Scientific Name: Dromaius novaehollandiae
Habitat: Emus can be found in the arid plains and tropical woodlands of mainland Australia.
Diet: Emus are omnivores and mostly eat fruits, seeds, plant shoots, small animals, animals droppings, and insects.
Size: 5.7 feet tall / 4.6 to 5.4 feet long
Weight: 110 to 130 pounds
Lifespan: 10 to 20 years in the wild. Up to 35 years in human care.
I.U.C.N. Conservation Status:
What does this mean?
Least Concern – a species determined by the International Union for Conservation of Nature (I.U.C.N.) to be pervasive, abundant, and thriving.
Diggery (Female) – Estimated Birthdate March 2006
Doo (Female) – Estimated Birthdate March 2006
The second largest bird in the world, emus can be found across the Australian mainland typically near the bush regions. Like all other ratites, they are incapable of flight and – instead – travel by running upwards of 30 miles per hour while using their wings for balance! However, unlike a lot of other birds, their feathers are stiff and can be rattled as a sign of intimidation to predators. In addition to this, they are known for making low, rumbling sounds from a special pouch in their throat. This trill can be heard up to half a mile away! They are vegetarians and feed on grains, grasses, and other plants. And while they are generally non-aggressive due to their lack of predators, they can deliver a powerful kick when threatened which can make them dangerous. While they have been used for their meat by local populations when needed, they often coexist with humans peacefully. That being said, during a particularly dry season in 1932, emus began pillaging local villages for their crops. This led to the declaration of the Great Emu War! This conflict saw the Australian military mobilize to defend local farms from the persistent birds. While it saw some success, it has generally been remembered as a failed effort, and it is widely stated that the emus won the war.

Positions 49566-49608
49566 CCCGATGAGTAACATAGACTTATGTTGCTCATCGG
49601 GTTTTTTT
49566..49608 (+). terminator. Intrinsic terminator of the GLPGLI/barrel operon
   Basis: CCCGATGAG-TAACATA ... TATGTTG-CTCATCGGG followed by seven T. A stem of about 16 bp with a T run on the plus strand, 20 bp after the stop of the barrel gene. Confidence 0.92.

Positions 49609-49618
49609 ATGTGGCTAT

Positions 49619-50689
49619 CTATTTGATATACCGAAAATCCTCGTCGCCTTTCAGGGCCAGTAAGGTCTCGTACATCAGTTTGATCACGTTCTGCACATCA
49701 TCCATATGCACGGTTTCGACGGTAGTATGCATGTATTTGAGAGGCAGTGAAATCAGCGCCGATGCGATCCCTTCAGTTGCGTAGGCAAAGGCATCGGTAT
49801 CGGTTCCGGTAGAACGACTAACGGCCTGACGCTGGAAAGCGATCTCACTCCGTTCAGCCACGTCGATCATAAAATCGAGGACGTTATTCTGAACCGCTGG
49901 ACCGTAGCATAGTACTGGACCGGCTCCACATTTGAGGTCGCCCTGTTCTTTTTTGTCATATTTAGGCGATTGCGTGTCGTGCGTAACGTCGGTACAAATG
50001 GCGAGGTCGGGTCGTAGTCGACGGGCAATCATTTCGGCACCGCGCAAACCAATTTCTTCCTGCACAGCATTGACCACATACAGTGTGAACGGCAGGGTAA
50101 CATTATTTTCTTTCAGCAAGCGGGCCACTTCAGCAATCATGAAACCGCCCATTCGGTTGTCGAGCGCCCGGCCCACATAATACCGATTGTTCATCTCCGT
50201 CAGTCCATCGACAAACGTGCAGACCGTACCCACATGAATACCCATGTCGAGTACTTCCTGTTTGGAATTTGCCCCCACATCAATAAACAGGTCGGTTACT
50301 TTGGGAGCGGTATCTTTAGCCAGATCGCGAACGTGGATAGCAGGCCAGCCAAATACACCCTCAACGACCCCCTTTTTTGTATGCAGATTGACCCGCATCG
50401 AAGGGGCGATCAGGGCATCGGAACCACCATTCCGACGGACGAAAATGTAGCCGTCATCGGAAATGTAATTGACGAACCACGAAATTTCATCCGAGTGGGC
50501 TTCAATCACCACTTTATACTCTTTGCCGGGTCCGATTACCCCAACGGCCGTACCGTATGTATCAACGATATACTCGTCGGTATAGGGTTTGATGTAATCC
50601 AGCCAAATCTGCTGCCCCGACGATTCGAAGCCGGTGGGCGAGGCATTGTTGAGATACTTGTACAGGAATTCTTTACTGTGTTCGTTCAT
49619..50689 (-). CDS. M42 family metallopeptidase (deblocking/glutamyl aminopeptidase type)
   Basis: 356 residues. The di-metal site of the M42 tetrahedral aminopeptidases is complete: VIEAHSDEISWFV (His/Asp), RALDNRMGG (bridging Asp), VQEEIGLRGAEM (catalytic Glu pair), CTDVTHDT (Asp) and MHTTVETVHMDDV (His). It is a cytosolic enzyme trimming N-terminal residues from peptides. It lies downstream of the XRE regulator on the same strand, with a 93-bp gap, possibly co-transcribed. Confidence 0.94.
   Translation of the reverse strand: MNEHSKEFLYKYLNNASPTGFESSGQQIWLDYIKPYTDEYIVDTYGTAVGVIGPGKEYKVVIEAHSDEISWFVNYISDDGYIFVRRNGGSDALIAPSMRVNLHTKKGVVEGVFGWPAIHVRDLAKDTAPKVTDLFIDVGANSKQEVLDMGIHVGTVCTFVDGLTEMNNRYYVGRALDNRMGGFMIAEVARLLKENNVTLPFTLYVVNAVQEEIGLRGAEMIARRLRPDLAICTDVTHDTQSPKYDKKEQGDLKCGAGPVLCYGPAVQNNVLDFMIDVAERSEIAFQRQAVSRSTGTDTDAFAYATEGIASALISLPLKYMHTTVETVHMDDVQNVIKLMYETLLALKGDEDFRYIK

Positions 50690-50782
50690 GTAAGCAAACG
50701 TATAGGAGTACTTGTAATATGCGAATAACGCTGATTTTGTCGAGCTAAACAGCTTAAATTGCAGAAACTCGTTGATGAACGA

Did You Know?!
- Emu eggs are green and speckled to help them blend into the underbrush of the Australian outback.
- An emu has 2 pairs of eyelids: one is for blinking and the other is to keep dust out.
- A group of emus is called a mob.
- Emus swallow pebbles and small rocks to assist in the grinding of food and to accelerate digestion.
- Male emus build the nest, incubate the eggs, and voraciously defend their chicks, all without the help of the female.
- Emus have 3 forward-facing toes that allow it to grip the ground.
- Female emus will lay between 5 and 20 large, emerald-green eggs in large ground nests. Males will incubate the eggs for about seven weeks without drinking, feeding, defecating, or leaving the nest. During this time, females will often move on and continue mating.
- Emu chicks will stay with the male for 4 to 12 months until they are able to eat on their own.